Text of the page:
Melin Pant y Gwydd

This mill is hard to find as it is along a narrow, remote road and is built into a house facing away from the road. Little is known about its history today, but it once was famous enough to be mentioned in a poem about Anglesey mills:

Melin Llynon sydd yn malu,
Pant y Gŵydd sy’n ateb iddi,
Cefn-Coch a Melin Adda,
Llanerch-y-medd sy’n malu ora.
Llynon Mill is grinding,
Pant y Gŵydd is answering,
Cefn-Coch and Adda Mill,
Llanerch-y-medd grinds best of all.

It's thought that it was built in the first half of the 18th century. By 1825, when the freehold of the farm and mill was auctioned it was occupied by Hugh Williams. In the 1840s it was run by John Roberts and his son Thomas. The owner was John Utterten. It seems to have stopped working sometime after this, as the later occupiers do not list milling as their occupation, and the property isn't marked as a mill (even a disused one) in OS maps from the later 19th century.

It is likely that it eventually closed earlier than many windmills because of its misjudged location. It is on high land and well exposed to wind, but the surrounding farmland is very rocky and poor and is unsuitable for growing grain. Farmers growing grain were probably more likely to take it to other mills closer to their farms.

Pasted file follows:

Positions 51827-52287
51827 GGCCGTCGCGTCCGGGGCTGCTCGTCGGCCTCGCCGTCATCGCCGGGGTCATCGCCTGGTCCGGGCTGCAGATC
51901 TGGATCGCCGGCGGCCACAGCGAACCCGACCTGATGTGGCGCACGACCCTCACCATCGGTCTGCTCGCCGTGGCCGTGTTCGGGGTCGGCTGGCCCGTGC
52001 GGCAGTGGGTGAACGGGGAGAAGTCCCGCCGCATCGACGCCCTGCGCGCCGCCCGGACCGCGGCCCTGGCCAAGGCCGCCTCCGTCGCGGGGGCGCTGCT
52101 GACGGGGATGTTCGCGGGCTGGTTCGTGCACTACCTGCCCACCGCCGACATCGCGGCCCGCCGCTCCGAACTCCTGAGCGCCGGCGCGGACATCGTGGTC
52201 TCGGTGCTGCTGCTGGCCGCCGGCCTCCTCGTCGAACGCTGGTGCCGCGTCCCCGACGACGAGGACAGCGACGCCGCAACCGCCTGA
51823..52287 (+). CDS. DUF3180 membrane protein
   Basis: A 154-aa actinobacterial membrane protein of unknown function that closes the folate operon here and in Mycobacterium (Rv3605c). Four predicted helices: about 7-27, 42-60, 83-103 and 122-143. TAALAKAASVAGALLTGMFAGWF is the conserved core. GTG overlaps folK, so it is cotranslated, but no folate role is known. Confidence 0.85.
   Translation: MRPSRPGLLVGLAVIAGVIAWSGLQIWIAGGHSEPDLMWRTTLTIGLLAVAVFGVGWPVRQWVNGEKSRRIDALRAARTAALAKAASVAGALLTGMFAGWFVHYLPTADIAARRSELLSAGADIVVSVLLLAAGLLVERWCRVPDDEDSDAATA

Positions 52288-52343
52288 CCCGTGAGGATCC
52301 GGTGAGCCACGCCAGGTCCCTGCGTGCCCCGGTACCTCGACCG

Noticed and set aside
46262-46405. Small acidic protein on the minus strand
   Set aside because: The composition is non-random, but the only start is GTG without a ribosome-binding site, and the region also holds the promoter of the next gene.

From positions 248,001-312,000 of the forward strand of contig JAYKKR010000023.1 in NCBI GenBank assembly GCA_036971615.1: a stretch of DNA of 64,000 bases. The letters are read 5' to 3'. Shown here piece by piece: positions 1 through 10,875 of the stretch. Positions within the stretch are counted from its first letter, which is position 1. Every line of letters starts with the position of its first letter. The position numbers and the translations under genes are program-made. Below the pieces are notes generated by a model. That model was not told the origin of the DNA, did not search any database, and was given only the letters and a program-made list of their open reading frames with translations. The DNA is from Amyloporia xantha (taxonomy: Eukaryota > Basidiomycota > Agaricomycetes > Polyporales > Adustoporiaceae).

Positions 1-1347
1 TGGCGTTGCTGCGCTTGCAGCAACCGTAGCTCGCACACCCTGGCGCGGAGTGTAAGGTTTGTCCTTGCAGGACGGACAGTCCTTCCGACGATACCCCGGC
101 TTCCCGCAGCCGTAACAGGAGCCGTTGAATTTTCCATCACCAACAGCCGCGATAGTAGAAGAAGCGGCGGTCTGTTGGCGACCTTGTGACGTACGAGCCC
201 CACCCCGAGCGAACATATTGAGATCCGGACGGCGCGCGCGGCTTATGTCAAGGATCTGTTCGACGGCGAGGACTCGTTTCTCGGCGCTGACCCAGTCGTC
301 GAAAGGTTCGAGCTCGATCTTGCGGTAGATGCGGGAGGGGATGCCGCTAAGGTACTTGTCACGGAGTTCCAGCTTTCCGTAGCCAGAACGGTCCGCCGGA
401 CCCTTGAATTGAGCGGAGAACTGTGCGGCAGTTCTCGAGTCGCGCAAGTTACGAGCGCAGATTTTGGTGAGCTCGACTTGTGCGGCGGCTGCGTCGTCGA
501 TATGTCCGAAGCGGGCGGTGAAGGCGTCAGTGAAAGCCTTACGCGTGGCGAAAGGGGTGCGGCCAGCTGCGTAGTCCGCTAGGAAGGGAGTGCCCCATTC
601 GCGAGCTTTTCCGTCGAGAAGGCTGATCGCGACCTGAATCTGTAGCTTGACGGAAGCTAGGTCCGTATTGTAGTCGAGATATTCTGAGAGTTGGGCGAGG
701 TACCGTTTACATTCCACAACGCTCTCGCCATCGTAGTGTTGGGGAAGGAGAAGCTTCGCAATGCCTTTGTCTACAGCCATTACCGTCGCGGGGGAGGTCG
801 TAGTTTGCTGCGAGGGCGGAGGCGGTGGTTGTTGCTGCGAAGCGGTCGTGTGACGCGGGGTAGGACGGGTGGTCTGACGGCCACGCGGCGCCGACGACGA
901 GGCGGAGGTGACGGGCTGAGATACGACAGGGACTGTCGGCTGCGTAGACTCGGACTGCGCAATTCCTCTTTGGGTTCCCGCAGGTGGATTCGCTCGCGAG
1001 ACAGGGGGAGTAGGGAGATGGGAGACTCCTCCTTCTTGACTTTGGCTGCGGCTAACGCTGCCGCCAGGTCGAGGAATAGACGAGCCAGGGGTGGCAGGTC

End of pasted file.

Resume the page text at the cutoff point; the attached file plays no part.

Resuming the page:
See other images of this windmill at:

More information at:

Next Melin Orsedd, Rhoscefnhir, or go to gallery.

Aerial image

View Windmills of Anglesey in a larger map


A new book by Warren Kovach, author of this web site
A-Z of the Isle of Anglesey

We're on Twitter & Facebook


About Anglesey History

This is a web site developed by Dr Warren Kovach to celebrate the history of the Isle of Anglesey, North Wales.


Copyright © 1995- Warren Kovach, Anglesey, Wales. All Rights Reserved. The photographs and text on these pages may be downloaded and viewed for your own interest, but you MAY NOT distribute them, reproduce them on other web sites, or use them in any form for any commercial purpose without the express permission of the copyright holder.

Last modified 1 September, 2023